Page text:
CLEARWATER, Fla. - Opponents would see J.P. Arencibia and assume he was in the minor leagues on a rehab assignment. Umpires would ask the former major-leaguer why he was toiling in triple A. Arencibia played four seasons in the majors before he was dropped to the minors in May 2014. His performance started to spiral because of the anxiety from the pressure Arencibia applied to himself. The demotion, he said, caused him to "strip down" his career. He was trying to prove too much.
NEWS
September 20, 1994 | by Rose DeWolf, Daily News Staff Writer
Can it be that the very systems we employ to make us feel more secure also make us feel insecure and anxious? Mary Ann Laydon thinks so. Dr. Laydon is director of education at the University of Pennsylvania's Center for Cognitive Therapy. "Living in a fortress carries a psychological price," Laydon says. "We are seeing many more people with anxiety problems today than in the past. " There is no doubt that Americans are scared. An article in the current issues of New Choices, a magazine targeted to retirees, contends anxiety about crime even pervades communities that have none at all. It describes the tiny town of Dime Box, Texas, where church suppers and porch swings are the big excitements.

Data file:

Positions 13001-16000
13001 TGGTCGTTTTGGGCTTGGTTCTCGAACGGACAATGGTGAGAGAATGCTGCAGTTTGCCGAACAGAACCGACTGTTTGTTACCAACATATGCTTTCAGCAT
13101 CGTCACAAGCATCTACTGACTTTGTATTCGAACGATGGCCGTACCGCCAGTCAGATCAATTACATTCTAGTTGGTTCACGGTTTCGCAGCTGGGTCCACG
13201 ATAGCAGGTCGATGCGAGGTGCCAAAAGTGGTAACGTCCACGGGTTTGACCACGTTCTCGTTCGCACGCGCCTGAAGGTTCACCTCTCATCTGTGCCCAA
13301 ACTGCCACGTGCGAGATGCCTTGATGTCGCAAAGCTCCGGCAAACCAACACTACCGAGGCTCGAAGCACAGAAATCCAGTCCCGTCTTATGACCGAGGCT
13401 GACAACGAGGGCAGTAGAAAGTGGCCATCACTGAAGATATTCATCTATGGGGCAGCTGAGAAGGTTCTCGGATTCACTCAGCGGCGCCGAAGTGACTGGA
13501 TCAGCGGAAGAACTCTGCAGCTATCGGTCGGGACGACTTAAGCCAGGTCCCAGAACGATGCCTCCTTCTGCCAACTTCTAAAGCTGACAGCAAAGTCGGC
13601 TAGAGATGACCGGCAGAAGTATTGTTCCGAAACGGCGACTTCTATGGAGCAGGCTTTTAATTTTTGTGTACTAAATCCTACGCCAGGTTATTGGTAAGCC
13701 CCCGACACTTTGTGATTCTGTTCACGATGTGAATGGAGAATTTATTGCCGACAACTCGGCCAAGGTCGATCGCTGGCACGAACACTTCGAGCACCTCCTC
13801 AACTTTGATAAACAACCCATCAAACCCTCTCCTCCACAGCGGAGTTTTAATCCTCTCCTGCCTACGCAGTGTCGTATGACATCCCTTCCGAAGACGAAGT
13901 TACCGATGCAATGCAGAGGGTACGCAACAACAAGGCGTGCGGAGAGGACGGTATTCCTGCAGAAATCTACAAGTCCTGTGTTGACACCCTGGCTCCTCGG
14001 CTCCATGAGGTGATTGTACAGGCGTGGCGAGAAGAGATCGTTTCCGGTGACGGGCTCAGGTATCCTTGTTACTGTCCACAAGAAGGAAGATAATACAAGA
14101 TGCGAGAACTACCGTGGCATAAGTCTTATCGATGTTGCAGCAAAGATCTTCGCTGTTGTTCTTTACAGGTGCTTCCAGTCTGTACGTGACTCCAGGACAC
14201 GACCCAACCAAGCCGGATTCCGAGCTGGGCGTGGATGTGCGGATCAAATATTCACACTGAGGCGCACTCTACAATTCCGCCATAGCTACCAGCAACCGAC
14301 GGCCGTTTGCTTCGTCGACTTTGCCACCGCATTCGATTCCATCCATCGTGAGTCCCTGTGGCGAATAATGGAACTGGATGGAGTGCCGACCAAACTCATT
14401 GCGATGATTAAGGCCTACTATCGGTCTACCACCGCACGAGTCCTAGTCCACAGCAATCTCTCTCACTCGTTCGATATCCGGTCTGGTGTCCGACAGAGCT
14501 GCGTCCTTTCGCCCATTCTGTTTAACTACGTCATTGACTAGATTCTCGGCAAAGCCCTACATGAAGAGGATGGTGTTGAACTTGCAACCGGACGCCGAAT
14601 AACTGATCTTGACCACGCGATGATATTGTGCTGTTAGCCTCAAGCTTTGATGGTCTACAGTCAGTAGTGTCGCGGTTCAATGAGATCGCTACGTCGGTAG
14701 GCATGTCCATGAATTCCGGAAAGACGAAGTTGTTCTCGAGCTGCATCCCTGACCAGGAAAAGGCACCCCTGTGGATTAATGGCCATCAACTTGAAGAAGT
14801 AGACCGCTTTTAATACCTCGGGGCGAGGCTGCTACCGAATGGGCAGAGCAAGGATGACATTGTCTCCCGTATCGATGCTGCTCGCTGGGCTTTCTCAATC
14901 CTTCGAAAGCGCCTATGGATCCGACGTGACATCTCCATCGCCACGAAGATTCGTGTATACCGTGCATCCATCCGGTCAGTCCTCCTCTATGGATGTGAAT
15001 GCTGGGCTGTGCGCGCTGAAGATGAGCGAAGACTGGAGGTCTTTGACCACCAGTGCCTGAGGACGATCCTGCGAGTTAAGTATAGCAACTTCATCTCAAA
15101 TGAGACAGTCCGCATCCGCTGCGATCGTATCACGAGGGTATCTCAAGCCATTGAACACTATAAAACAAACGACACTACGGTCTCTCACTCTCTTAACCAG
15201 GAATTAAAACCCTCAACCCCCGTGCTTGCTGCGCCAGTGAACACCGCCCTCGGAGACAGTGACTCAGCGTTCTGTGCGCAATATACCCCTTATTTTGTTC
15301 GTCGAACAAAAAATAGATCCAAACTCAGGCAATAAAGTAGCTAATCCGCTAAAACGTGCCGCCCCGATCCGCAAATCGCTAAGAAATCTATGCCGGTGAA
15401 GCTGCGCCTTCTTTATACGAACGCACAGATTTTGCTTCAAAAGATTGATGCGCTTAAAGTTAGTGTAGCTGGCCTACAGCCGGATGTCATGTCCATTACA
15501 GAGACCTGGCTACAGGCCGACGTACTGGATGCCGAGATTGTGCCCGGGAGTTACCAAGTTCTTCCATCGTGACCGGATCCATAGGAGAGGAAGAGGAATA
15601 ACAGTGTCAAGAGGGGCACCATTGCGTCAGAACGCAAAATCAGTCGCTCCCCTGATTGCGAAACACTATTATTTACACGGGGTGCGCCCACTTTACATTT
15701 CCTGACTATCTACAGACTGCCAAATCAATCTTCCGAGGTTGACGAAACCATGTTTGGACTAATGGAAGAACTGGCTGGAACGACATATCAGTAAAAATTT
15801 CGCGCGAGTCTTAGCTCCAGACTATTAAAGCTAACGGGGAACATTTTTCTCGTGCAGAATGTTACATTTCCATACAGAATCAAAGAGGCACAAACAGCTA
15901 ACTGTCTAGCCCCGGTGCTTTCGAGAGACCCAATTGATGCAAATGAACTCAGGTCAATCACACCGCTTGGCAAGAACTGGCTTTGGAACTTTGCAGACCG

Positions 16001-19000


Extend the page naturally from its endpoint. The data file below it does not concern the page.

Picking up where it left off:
ENTERTAINMENT
January 26, 1989 | By Andy Wickstrom, Special to The Inquirer
Near the beginning of Living With High Blood Pressure (59 minutes, $34.95), we meet a succession of people who have had to alter their lives to accommodate the limitations imposed by hypertension. As these people recall the surprise and disbelief upon learning they had the disease, the viewer can catch a glimpse of that initial anxiety. It's an anxiety that only knowledge can lessen, and this well-produced videotape from Creative Street in Indianapolis is a step in that direction.